Innocent Misrepresentation Cases
Innocent misrepresentation cases involve instances of misunderstanding or the giving of answers without full knowledge of a situation.3 min read
Innocent misrepresentation cases involve instances of misunderstanding or the giving of answers without full knowledge of a situation. For instance, Jim bought two patches of land from Sally to farm sheep. During the negotiation process, Sally claimed that if the place was tended adequately, it would support 1,000 sheep. Jim purchased the land believing it would support 1,000 sheep. Both parties know Sally did not carry sheep on the land.
During the trial, the judge made the following points:
“In ordinary instances, any statements from the owner who had been occupying the farm in regard to capacity would be considered a factual statement. This, however, would not be the case. In this circumstance, the defendant was not justified in taking anything said from the plaintiff regarding the support capacity being anything other than an opinion regarding the subject.”
Hotel Purchase Case
Another case involves a plaintiff who decided to sell his hotel and stated it was rented to a desirable tenant. The defendants bought the hotel, and the tenant entered bankruptcy. Therefore, the defendant refused to complete the purchase and was sued by the plaintiff. The Appeals Court determined that the statement from the plaintiff was not an opinion, but stemmed from fact.
A shareholder plaintiff got a circular from directors who requested loans of 25,000 pounds, including interest. The circular stated that the business purchased a leased property of value. However, a monetary investment was necessary to renovate the property and to transport fish from the coast to London. The circular was accused of being misleading. Parties alleged that it was framed in a manner to lead to the belief that the debentures would be a simple charge to the property of the business, and that the entire object of the problem was to buy off pressing liabilities of the business, not to finish the renovations.
The plaintiff who took debentures stated that repayment of the money on the grounds that it was received from the lender via fraudulent claims. The Appeals Court determined that an intentional statement was rooted in fact and was a misrepresentation, and that the plaintiff can rescind the agreement. Even though the agreement was an intentional promise, the court determined that a defendant had no intention to maintain the agreement at the time he made the claim.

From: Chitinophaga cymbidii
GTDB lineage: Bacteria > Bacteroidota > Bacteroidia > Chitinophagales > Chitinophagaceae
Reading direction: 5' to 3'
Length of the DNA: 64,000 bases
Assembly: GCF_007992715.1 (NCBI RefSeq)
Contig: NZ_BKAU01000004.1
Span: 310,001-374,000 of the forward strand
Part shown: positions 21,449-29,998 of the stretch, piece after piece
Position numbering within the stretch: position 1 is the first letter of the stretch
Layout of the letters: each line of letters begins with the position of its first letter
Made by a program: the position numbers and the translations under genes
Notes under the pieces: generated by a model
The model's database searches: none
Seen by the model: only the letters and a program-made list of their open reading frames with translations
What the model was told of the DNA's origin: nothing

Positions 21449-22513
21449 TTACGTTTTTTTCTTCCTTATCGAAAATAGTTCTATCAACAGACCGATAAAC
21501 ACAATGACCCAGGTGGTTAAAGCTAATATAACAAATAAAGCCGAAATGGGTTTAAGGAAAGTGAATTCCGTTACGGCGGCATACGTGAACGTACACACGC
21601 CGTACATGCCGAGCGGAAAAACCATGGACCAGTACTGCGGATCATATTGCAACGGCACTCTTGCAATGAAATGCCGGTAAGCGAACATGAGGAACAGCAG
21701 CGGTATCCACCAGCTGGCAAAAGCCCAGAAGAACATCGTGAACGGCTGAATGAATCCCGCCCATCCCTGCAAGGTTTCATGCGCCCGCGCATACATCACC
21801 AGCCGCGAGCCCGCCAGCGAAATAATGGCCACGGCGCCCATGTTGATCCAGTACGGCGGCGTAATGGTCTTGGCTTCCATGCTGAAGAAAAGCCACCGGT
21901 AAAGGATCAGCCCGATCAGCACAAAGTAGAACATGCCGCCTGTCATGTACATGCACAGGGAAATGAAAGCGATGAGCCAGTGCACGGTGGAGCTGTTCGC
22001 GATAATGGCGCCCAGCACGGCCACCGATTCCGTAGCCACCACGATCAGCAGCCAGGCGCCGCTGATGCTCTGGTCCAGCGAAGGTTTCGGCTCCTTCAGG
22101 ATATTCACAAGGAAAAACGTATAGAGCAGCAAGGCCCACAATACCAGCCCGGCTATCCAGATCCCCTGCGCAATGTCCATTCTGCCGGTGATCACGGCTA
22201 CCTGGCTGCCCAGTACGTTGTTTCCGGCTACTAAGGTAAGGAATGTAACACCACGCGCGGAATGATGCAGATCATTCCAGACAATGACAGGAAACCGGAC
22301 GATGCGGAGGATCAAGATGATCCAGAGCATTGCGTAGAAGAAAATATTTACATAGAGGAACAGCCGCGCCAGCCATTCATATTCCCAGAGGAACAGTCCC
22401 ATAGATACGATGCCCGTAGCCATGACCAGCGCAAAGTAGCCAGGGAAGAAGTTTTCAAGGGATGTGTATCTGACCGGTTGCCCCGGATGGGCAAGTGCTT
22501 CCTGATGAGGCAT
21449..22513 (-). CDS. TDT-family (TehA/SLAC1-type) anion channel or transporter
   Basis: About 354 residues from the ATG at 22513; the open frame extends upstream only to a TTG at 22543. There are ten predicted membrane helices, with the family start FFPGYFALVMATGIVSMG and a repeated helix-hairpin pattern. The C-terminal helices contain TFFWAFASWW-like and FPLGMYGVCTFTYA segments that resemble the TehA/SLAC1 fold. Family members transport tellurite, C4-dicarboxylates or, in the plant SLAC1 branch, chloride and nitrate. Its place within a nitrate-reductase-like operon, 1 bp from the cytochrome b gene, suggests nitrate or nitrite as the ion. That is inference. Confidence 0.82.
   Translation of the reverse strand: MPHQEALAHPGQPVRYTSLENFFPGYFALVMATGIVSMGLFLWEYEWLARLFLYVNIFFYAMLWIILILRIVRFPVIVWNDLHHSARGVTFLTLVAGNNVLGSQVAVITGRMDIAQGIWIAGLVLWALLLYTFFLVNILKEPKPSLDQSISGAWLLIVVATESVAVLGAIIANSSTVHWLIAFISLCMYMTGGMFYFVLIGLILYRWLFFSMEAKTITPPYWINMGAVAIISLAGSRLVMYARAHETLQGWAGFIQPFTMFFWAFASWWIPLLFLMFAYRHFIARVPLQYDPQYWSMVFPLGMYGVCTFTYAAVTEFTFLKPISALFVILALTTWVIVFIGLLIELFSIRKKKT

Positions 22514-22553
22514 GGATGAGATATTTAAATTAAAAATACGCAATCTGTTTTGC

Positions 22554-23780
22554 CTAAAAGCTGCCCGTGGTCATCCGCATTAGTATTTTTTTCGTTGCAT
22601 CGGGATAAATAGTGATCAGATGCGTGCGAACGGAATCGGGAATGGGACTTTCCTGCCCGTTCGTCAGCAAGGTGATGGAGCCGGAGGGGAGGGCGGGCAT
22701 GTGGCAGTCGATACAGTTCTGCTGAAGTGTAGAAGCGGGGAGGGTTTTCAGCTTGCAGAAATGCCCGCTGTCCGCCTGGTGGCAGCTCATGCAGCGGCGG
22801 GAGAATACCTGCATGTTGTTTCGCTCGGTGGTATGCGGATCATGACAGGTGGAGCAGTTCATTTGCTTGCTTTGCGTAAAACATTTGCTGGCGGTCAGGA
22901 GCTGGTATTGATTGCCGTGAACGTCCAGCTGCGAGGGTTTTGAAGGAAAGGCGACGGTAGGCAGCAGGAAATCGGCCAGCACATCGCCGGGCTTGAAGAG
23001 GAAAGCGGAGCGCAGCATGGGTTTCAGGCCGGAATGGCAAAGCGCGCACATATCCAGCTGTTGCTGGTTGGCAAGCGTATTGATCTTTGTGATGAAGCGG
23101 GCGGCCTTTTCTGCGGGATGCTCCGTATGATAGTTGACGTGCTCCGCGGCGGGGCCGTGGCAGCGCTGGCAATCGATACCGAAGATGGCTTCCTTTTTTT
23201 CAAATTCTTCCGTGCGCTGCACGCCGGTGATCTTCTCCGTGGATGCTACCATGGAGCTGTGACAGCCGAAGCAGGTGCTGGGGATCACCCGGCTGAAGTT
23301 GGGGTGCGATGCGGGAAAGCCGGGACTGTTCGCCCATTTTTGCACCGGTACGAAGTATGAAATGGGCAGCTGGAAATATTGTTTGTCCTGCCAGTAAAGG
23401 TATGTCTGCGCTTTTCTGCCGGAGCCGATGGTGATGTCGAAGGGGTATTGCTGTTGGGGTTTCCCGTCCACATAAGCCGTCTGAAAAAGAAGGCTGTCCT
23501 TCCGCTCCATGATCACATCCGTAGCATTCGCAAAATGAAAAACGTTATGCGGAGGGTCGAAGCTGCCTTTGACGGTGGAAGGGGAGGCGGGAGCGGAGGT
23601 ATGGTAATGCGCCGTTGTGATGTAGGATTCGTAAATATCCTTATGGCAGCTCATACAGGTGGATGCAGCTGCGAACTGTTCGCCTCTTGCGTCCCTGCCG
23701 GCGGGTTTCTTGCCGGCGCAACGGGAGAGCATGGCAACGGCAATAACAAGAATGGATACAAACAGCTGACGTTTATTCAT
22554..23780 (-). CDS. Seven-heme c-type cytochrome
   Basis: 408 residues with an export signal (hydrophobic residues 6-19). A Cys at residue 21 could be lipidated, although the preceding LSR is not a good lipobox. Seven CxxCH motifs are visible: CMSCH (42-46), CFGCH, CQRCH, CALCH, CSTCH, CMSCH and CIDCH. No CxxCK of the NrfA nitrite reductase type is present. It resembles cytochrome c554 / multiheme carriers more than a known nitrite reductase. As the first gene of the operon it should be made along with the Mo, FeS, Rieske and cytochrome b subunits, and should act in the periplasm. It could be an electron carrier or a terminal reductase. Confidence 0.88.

Esso’s seasoned rep conveyed to Mardon that Esso guessed that a throughput of oil on a worksite would go to 200,000 gallons in the third operating year and persuaded Mardon to get into a tenancy contract in April of 1963 for a period of two years. Mardon completed what was to be done in the role of a tenant, but the worksite was not sufficient enough in achieving a throughput, getting over 60,000 to 70,000 gallons. Mardon lost a great deal of money and could not pay for the oil that was supplied. Esso claimed money that was due, including possession of the worksite. Mardon claimed damages in regards to misrepresentation. The Appeals Court determined negligence under Hedley Byrne v. Heller.
In 1931, a dwelling establishment was turned into six flats. In 1938, the first flat was rented for three years at annual rental rate of 140 pounds. In 1947, the defendant took out a lease on the building, intending to fix bomb damage and other renovations. The defendant and plaintiff told the defendant that he could charge 250 pounds for the first flat. The plaintiff paid rent of 250 pounds each year for a certain period and took out proceedings on a declaration that typical rent amounted to 140 pounds. The defendant made the argument that the flat was a separate and new unit via identity changes, and therefore was not under Rent Restriction Acts. This was determined to be a factual statement.
A plaintiff farmer inquired to the defendant’s manager, who trained racehorses, if he wished to purchase oats, and he provided a sample. The manager responded that he would take the entire quantity. The plaintiff delivered a piece of the quantity. The defendant made a complaint that the oats were new and he thought he was getting older varieties because newer ones had no benefit to him. The plaintiff, knowing that the oats were brand new, refused to take the quantity back and sued for the price. Conflicting evidence regarding what happened occurred between the manger and plaintiff.
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